What Does it Cover?
Monitoring protein biomarkers in cerebrospinal fluid (CSF) of patients with Alzheimer’s Disease (AD) has been highly beneficial to understanding disease progression. While several CSF biomarkers can reproducibly distinguish normal and diseased samples, CSF is a difficult biological fluid to obtain in research studies. The need for blood-based biomarkers of AD has driven a continuous search for novel candidates.
Here we report the development of a multiplex immunoassay to quantitatively measure seven proteins present in both CSF and blood that are involved in neurological disease: Neurogranin, TREM2, ApoE4, FABP3, Ferritin, angiogenin, and prion protein. Notably, presence of the APOE4 allele is prominently associated with an increased risk for AD, in comparison to the APOE2 and APOE3 alleles. Although these ApoE isoforms differ at only one or two amino acids, our assay distinguished ApoE4 with minimal cross-reactivity. Using this novel immunoassay, we measured these 7 biomarkers in CSF, plasma, and serum from AD patients and healthy controls.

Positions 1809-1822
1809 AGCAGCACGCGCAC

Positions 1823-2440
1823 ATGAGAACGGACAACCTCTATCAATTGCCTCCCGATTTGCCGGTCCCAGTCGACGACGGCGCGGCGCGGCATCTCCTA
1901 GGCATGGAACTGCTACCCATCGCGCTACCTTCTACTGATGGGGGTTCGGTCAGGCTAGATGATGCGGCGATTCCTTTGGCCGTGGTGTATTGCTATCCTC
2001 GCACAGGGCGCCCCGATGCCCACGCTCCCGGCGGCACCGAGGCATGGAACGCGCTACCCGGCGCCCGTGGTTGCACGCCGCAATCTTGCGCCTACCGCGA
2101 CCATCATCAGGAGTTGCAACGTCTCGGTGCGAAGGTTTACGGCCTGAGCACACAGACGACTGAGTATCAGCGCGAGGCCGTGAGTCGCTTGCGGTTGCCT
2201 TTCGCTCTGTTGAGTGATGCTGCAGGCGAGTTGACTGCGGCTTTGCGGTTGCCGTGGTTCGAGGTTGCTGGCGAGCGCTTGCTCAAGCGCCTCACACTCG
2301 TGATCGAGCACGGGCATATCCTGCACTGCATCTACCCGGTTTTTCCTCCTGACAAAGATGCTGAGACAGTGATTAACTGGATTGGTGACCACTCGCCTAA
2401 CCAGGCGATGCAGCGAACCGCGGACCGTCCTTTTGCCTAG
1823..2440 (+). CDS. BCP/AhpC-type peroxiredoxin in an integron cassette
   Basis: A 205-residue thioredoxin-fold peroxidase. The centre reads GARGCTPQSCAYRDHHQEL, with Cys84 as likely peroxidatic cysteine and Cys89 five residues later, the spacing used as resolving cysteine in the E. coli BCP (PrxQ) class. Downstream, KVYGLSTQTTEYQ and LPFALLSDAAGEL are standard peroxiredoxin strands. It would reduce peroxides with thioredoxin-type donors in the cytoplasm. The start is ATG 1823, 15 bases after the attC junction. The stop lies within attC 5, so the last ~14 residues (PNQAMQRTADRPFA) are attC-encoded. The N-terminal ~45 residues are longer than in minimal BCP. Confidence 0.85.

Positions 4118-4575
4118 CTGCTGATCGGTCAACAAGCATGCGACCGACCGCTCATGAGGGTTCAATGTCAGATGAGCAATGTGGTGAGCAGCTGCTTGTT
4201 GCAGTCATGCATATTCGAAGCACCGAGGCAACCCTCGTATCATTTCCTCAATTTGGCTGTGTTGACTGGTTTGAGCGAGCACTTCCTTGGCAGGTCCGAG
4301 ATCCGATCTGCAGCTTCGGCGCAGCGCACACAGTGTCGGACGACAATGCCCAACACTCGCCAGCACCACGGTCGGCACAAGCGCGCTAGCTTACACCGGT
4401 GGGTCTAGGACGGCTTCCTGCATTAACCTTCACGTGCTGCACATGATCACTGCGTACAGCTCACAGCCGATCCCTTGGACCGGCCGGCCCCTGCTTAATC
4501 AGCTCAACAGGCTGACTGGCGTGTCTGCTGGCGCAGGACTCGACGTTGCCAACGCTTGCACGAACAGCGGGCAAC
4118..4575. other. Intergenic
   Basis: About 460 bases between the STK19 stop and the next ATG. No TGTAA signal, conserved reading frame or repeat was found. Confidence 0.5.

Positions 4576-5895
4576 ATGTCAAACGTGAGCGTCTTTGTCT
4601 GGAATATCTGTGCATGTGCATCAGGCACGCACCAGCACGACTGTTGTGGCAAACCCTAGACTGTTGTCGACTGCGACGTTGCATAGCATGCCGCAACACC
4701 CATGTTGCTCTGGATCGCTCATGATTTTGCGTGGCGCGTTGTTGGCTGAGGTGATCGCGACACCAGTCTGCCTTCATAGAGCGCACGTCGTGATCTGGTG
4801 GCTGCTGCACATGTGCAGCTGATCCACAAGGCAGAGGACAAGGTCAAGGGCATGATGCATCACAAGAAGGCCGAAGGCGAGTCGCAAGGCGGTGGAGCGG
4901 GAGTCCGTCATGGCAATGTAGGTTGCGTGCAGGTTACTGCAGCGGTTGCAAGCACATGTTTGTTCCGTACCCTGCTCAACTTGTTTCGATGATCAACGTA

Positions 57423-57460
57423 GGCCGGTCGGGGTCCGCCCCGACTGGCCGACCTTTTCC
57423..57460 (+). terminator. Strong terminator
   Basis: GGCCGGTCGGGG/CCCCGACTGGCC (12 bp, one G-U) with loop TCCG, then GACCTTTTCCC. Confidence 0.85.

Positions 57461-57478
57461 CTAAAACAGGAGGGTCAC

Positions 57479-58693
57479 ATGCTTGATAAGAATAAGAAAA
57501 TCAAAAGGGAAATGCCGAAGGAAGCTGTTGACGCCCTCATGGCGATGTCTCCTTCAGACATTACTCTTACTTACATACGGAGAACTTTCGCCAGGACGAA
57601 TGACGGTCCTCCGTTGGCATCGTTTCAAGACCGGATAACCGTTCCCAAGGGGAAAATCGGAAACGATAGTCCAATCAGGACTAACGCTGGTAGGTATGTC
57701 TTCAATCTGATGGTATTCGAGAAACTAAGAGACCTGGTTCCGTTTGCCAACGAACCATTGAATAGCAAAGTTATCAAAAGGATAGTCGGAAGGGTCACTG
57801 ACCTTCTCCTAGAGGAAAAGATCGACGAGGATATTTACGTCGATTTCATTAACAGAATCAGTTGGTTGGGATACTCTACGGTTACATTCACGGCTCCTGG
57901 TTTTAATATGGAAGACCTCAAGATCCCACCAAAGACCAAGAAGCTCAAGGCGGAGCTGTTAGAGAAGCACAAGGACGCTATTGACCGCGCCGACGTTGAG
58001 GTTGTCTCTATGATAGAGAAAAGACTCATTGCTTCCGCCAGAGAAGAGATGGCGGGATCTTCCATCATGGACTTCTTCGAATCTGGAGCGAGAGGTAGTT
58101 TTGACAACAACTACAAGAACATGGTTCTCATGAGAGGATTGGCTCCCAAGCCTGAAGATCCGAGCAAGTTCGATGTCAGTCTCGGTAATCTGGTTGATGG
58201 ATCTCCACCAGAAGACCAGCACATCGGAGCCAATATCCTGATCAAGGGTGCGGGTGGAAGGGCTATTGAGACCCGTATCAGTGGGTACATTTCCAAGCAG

Additionally, we developed an ultrasensitive Single Molecule Counting (SMC™) assay for amyloid beta 1-42 (Aβ42). This kit could detect the Aβ42 peptide in CSF and plasma at sub-pg/mL concentrations. This study demonstrates the value of evaluating both novel and established biomarkers of neurodegeneration across distinct sample types.
What Will You Learn?
Who Should Attend?
Researchers interested in:
Anthony Saporita, Ph.D.
Immunoassay Platform Solutions
Anthony Saporita has over 15 years of experience in protein biochemistry and assay development. He earned his B.S. from University of Missouri and Ph.D. from Northwestern University and received postdoctoral training at Washington University in Saint Louis. As part of the Research & Development team, Dr. Saporita designs new immunoassay kits for protein biomarker detection for several research categories including neuroscience, toxicity, and cell signaling.
Research and disease areas